The FilmWatcher Posts

Image courtesy of Universal.

* (out of 4)

Peter Farrelly’s Green Book tries to breathe new life into the interracial buddy narrative, a genre whose roots run all the way back to Mark Twain’s The Adventures of Huckleberry Finn. At the film’s start, Tony (Viggo Mortensen), an Italian-American bouncer, finds himself temporarily out of work after his employer’s nightclub closes for renovations. Unwilling to work for the Mafia, he eventually agrees to become a chauffeur for Don Shirley (Mahershala Ali), a black pianist who’s about to embark on a concert tour through the Deep South.

Reviews - New Releases/Festivals

Image courtesy of Zipporah Films.

**** (out of 4)

Depictions of rural America frequently fall prey to two sorts of caricatures. On the one hand, films like Captain Fantastic portray non-urban environments as paradisiacal, suggesting that they embody a kind of emotional purity that you simply won’t find anywhere else. Meanwhile, ever since Donald Trump became president, many commentators have instead encouraged the notion that rural America is a haven for bigots, a backward part of the country that teems with rednecks and gun nuts.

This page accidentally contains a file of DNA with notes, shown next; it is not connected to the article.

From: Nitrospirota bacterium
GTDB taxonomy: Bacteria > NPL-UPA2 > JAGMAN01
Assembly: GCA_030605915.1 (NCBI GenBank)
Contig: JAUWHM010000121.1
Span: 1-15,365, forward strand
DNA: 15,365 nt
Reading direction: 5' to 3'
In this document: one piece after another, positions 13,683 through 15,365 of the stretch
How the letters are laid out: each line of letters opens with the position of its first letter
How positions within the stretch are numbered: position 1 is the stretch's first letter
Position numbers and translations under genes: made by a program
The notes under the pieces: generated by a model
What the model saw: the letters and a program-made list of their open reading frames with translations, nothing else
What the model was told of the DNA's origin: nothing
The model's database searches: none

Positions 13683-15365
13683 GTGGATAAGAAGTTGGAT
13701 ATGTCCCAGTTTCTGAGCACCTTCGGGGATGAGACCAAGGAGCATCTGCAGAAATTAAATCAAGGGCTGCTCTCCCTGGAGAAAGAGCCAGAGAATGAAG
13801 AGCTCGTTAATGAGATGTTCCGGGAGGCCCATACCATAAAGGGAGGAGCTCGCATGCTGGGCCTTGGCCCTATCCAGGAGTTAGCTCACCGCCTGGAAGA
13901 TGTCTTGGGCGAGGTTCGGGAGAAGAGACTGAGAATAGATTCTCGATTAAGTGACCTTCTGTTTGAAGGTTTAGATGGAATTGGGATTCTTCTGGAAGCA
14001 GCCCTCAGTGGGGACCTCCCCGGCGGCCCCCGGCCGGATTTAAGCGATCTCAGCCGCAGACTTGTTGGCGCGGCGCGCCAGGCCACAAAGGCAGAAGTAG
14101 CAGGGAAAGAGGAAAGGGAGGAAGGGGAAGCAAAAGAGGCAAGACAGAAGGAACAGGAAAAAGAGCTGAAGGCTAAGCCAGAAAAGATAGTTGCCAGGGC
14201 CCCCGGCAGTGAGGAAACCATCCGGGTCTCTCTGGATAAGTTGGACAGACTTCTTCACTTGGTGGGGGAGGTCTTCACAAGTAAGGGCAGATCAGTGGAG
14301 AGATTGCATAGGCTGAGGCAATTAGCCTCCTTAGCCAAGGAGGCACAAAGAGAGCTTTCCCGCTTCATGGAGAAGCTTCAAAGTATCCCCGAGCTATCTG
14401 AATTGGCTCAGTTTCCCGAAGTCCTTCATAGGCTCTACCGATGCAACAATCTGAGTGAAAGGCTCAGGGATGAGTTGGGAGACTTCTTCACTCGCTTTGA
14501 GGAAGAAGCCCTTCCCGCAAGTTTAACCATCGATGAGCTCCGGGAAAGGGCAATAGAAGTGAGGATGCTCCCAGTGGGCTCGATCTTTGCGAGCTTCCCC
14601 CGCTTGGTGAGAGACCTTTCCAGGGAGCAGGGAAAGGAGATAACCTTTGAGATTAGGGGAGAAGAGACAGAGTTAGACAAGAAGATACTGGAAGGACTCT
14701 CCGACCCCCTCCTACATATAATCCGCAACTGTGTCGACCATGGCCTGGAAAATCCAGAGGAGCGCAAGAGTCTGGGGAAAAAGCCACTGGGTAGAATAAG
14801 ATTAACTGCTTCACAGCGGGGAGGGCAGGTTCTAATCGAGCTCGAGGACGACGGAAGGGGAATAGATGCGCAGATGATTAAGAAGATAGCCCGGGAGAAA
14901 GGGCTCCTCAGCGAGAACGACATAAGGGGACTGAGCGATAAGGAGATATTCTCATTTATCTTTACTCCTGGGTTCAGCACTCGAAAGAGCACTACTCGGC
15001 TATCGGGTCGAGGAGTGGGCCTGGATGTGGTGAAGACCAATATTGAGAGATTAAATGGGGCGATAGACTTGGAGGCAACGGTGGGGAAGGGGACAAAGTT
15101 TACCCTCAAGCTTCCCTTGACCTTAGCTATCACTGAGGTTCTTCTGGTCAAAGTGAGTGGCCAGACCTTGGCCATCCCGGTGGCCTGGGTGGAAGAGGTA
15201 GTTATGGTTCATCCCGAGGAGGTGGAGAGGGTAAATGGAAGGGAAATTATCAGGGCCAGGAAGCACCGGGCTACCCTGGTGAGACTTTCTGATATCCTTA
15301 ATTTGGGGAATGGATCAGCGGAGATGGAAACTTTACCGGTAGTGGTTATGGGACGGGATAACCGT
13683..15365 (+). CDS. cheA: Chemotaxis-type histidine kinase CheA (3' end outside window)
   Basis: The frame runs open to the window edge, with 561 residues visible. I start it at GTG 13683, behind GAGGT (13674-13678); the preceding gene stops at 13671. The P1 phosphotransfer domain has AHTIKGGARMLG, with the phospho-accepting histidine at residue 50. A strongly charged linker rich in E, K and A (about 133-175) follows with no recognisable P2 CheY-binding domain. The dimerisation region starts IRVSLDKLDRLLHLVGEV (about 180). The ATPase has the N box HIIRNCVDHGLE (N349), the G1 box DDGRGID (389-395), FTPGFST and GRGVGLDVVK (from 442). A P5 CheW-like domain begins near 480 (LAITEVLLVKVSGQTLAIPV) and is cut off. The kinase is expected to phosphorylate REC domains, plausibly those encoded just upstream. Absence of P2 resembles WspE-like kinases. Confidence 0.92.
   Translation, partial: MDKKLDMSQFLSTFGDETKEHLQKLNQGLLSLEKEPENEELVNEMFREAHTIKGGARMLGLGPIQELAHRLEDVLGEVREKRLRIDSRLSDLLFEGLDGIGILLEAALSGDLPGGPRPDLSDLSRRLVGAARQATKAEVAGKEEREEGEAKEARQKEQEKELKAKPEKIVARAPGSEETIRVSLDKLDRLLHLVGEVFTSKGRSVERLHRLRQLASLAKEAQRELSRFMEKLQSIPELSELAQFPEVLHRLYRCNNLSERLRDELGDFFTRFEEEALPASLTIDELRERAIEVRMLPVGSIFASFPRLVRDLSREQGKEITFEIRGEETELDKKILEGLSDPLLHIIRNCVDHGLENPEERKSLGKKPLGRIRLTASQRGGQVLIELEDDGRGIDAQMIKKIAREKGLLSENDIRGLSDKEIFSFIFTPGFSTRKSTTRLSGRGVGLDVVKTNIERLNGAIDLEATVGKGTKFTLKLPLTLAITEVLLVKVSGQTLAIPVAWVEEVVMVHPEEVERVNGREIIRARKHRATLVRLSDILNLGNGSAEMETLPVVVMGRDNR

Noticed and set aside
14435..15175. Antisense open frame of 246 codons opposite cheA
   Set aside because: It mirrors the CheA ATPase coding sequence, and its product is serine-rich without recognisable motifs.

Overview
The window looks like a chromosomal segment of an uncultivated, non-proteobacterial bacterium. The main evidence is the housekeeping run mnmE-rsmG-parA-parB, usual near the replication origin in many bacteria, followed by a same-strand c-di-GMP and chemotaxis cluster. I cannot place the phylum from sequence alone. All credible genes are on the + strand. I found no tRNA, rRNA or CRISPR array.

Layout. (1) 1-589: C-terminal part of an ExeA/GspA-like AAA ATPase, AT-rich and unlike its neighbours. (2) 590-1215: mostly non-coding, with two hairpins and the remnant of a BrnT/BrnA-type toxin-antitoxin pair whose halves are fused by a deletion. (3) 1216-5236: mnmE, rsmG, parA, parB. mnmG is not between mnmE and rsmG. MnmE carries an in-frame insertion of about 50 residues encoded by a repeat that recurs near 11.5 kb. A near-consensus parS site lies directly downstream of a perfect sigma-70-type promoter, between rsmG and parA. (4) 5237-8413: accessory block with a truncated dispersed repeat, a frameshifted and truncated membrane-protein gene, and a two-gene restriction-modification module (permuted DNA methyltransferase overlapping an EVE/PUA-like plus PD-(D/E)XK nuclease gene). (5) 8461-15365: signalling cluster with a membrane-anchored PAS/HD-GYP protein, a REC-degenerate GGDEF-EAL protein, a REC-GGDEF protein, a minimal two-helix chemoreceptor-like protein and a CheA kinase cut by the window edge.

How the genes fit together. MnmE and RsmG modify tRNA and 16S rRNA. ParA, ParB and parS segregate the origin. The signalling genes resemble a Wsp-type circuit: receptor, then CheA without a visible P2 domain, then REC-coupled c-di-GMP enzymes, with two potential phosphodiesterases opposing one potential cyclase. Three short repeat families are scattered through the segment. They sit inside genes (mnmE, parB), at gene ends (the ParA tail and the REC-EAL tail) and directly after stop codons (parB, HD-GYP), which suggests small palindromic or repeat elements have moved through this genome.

In his latest documentary, Monrovia, Indiana, Frederick Wiseman repudiates both of these conceptions. Instead, through his depiction of everyday life in the titular town, he portrays rural America as a region that suffers from three particular afflictions – none of which have anything to do with Trump.

Reviews - New Releases/Festivals